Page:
Cancer-Related Depression What You Should Know

Cancer-Related Depression: What You Should Know

An overwhelming 40 percent of people are projected to experience cancer at some point in their lifetime and of those patients, over 10 percent will suffer from depression related to their illness. There are a variety of reasons a person’s mental health can be impacted by cancer. Common factors are if the cancer is terminal or invasive, feeling a lack of autonomy or control over one’s life, feelings of guilt or shame for behaviors associated with cancer like smoking, loss of identity resulting from weakness, appearance changes, or loss of friends or a job.

The mental health of cancer patients is often less considered, but its impact on the progression of cancer is strongly considered by doctors, with over 70 percent of oncologists believing that mood affects the progression of cancer.

Wherever you are in your journey with cancer –– if you were recently diagnosed, if you’re a caregiver, relative, or friend of a patient, or if it is a long part of your past –– it’s important to consider mental, not just physical, health. Even cancer survivors can develop depression after they are declared cancer-free. Fear of recurrence, permanent changes to the body and overall health, and lack of community or understanding take a huge mental toll on patients.

For a variety of reasons, it’s important to recognize symptoms of depression in yourself or loved ones who live with cancer. Keep reading to explore methods of acknowledging and alleviating depression related to cancer.

Common symptoms to look out for:

  • Loss of interest in things you used to enjoy
  • Irritability
  • Frequent crying
  • Lack of motivation
  • Feelings of worthlessness
  • Sleep changes
  • Fatigue
  • Appetite loss
  • Decreased libido

Methods of coping

Get professional help

As with any serious mental health issue, it is best to see a mental health professional. A mental health professional such as a therapist or a psychiatrist can help you view your mental health holistically, not just in the context of cancer, and help determine triggers and various treatment plans individualized for each patient.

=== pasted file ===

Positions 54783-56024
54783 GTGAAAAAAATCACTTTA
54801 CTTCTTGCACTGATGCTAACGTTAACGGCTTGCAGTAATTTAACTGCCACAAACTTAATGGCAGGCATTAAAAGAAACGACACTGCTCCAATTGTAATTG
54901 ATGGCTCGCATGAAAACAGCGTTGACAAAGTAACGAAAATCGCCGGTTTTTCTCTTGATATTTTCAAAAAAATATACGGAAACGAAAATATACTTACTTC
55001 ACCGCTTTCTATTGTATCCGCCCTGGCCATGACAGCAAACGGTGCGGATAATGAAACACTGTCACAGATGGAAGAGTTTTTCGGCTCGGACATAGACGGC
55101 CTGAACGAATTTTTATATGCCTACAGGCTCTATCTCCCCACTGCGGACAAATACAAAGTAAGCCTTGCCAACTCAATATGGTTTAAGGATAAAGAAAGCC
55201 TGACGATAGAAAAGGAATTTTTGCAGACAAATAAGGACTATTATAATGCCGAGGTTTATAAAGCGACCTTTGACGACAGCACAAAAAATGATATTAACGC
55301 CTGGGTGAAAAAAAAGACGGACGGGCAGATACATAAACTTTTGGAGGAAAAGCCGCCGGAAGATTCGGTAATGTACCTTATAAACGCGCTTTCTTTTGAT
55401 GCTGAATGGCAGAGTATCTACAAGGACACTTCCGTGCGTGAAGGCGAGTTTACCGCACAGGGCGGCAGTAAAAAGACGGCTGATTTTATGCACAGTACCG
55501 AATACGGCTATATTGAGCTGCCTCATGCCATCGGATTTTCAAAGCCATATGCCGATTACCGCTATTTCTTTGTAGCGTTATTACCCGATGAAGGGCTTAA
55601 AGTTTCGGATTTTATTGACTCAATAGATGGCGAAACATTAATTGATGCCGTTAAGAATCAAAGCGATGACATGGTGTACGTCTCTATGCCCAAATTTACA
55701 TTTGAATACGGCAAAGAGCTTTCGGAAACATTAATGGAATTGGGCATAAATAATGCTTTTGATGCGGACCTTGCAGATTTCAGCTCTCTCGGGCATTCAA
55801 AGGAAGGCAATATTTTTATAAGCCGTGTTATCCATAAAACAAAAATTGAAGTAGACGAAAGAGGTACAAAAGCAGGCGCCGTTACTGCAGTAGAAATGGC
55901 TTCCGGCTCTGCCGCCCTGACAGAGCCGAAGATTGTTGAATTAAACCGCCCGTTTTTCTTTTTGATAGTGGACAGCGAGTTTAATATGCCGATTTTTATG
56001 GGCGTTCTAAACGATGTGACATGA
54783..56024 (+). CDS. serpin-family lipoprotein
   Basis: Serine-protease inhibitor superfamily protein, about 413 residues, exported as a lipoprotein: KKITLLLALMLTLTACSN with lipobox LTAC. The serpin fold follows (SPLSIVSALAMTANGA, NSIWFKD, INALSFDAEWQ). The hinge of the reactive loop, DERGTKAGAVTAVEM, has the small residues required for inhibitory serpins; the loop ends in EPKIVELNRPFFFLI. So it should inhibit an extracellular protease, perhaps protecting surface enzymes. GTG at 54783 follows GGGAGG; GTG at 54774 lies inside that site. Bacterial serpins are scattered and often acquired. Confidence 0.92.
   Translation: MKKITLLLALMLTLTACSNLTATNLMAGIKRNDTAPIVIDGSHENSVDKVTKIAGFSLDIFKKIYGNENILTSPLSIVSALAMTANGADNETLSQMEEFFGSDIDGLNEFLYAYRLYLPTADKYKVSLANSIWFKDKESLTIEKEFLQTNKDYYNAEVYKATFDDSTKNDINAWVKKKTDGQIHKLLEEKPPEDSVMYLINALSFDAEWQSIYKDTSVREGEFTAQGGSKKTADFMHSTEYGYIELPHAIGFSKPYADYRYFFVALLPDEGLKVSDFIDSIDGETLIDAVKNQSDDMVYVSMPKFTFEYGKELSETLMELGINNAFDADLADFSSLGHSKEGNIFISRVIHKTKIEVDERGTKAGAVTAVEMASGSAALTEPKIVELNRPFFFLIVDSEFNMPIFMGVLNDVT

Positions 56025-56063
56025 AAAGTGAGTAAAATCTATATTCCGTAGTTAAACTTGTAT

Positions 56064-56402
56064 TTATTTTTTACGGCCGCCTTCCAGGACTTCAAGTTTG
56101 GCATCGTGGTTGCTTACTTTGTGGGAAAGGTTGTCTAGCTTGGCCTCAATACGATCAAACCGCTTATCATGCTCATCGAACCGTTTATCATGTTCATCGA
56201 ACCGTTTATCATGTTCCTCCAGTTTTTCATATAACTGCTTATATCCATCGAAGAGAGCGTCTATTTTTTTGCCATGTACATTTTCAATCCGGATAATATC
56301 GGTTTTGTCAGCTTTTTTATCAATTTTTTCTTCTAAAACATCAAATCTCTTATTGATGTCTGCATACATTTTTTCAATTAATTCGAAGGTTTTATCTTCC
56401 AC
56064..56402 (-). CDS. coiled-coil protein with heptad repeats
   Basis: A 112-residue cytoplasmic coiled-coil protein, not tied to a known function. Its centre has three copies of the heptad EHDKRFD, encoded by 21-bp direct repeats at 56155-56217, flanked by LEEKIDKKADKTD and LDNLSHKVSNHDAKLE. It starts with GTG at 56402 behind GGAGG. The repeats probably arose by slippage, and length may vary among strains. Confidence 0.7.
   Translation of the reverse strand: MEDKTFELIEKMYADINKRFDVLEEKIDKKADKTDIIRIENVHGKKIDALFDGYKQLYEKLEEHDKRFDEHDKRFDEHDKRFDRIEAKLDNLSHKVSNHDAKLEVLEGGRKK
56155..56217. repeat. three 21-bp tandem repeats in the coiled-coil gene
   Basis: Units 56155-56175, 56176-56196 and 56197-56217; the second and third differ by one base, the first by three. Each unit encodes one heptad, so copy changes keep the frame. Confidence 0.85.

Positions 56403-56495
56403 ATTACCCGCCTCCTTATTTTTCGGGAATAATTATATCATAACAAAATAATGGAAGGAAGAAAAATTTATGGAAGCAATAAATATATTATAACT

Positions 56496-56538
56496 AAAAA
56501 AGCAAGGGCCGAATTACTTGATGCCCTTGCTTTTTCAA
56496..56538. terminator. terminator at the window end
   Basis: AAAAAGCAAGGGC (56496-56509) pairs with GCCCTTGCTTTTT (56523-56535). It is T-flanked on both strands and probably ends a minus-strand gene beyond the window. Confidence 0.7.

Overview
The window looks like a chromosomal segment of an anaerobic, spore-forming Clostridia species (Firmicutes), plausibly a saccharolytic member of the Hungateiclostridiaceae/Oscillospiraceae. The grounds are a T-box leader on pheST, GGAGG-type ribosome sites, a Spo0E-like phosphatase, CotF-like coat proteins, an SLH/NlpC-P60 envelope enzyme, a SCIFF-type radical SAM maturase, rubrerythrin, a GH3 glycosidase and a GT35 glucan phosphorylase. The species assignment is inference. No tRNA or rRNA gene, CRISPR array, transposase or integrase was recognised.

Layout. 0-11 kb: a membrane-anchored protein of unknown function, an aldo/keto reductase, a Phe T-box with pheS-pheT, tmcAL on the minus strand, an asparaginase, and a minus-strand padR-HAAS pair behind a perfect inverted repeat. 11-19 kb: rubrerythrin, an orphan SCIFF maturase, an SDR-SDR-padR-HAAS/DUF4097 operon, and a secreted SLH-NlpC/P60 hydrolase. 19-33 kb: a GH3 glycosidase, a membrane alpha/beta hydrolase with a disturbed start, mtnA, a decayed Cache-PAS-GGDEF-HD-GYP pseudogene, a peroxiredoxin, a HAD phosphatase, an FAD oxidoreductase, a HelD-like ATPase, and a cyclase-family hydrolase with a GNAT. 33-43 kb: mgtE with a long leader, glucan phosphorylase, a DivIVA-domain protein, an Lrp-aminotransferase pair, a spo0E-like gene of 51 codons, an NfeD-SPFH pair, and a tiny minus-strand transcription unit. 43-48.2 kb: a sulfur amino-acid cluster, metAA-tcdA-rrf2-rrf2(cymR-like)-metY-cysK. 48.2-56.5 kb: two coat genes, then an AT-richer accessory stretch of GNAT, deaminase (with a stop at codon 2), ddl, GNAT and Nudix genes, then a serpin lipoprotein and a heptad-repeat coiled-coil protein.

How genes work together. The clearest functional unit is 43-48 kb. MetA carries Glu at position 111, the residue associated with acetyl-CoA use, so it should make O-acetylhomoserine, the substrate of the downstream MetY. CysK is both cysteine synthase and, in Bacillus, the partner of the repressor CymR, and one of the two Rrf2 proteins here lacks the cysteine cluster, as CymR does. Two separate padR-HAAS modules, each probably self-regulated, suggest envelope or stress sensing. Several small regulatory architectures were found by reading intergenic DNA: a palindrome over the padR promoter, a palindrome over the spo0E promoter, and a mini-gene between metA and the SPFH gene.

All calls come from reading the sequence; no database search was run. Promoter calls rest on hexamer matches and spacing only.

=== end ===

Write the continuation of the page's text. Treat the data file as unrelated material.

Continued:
Although cancer patients may feel overwhelmed with doctor’s appointments, there are increasingly more flexible options like online psychiatry services that incorporate treatments like talk therapy with the option to prescribe an antidepressant if needed.

Surround yourself with community

Feeling supported by friends and family in difficult times is extremely important for one’s well being. In fact, it has been found that a lack of friendship is a major diagnostic criterion for a variety of mental health issues.

If you have lacked friendships or support in the past, cancer may be an opportunity to bond with those with similar experiences. There are often a variety of cancer support groups associated with charities and hospitals that help cancer patients establish community and social assistance. Some even organize retreats and wellness clinics so it is worth looking into the resources available to you. Your oncologist, for example, may be able to point you in the right direction.

If you find it difficult to keep up with your friendships, or if you lack the energy to socialize in a way that feels comfortable, pets are also found to be extremely therapeutic in the way that they provide a sort of social support. For example, dogs can provide a sense of companionship and help lower stress levels by increasing “feel-good” hormones like oxytocin in their owners. Pets like dogs even help promote a healthy lifestyle by walking them and helping their owners socialize with other dog owners at places like a dog park. This is an especially beneficial option for introverted individuals.

Make an effort to laugh

Laughter is also therapeutic, and luckily also extremely accessible. Whether it be with family and friends or by watching a comedy on Netflix, laughter can counterbalance the somberness of cancer treatment and recovery. Laughter is even considered a serious treatment for stress and depression in the medical community. However, it’s not something that can be prescribed, it has to be actively sought.

Be aware of the content you’re consuming and ask yourself whether it lightens or dampens your mood. When you pick a movie to watch or a book to read, if not a comedy try and choose something lighthearted. Ask your family and friends to send you pictures of their pets or funny videos. Go after whatever makes you happy and promotes laughter in your life!

It is completely natural to experience overwhelming emotions and even develop depression while experiencing, and even long after, cancer. Cancer is not only a diagnosis but an experience that changes nearly all aspects of a person’s life. Whether it be you yourself or a close friend or family member, it is important to recognize not just the physical, but the mental health implications of cancer. There are many ways to support someone who is experiencing cancer-related depression. Try experimenting with different options to see what works for you.